“It is not just the signing but adherence and change of mindset toward refugees and protecting their rights,” she said.
The Rohingya are one of the most persecuted minorities in the world; many live in deplorable conditions and face human rights violations and abuse on a daily basis. A UN report released last month accused top military officers in Myanmar of war crimes amounting to genocide against the Rohingya.
“This problem is partly because of ASEAN. It has protected this regime even when it is under military rule from international pressure over human rights violations. That is why they can get away with it,” said Debbie Stothard, the secretary-general of the International Federation for Human Rights.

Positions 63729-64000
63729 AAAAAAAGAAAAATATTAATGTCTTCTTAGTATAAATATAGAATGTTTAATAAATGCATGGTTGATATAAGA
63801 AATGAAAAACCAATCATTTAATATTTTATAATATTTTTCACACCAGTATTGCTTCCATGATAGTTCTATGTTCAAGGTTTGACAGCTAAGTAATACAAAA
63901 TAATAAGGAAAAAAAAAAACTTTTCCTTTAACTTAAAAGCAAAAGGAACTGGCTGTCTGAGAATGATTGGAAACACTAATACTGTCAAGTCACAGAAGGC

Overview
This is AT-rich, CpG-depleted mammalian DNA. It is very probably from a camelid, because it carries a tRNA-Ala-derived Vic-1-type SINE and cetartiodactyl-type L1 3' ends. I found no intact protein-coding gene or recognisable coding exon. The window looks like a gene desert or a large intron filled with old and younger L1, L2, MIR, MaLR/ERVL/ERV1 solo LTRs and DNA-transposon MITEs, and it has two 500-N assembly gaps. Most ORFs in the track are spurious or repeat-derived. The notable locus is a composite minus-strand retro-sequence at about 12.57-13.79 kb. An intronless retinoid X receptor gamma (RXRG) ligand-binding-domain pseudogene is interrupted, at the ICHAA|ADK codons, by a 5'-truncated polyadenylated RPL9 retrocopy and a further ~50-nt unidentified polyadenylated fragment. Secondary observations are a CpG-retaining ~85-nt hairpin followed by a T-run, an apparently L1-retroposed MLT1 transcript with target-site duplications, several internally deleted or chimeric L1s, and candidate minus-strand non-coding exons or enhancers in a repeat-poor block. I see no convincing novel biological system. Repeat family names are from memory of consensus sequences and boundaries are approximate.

The Myanmar government has intensified its grip over the Rohingya issue. This month, two Reuters journalists were jailed for reporting on the Rohingya crisis in Rakhine state. Last week, the Thai authorities stopped a conference organized by the Thailand Foreign Correspondent Club from discussing the Rohingya situation.

Eric Paulsen, legal director of Fortify Rights, told Arab News that he was optimistic about the new government. “Their policy on refugees, although still problematic, has developed over time and it is hopeful that in the new Malaysia, the government will take the leap to take the rights of refugees more seriously by ratifying the 1951 Refugee Convention,” he said.
Lilianne Fan, of the Geutanyoe Foundation, told Arab News that Malaysia had the strongest stance in ASEAN on the Rohingya situation in response to the UN report. The Malaysia foreign minister urged the Myanmar foreign minister last month to hold those responsible accountable for war crimes against humanity under the UN Genocide Convention.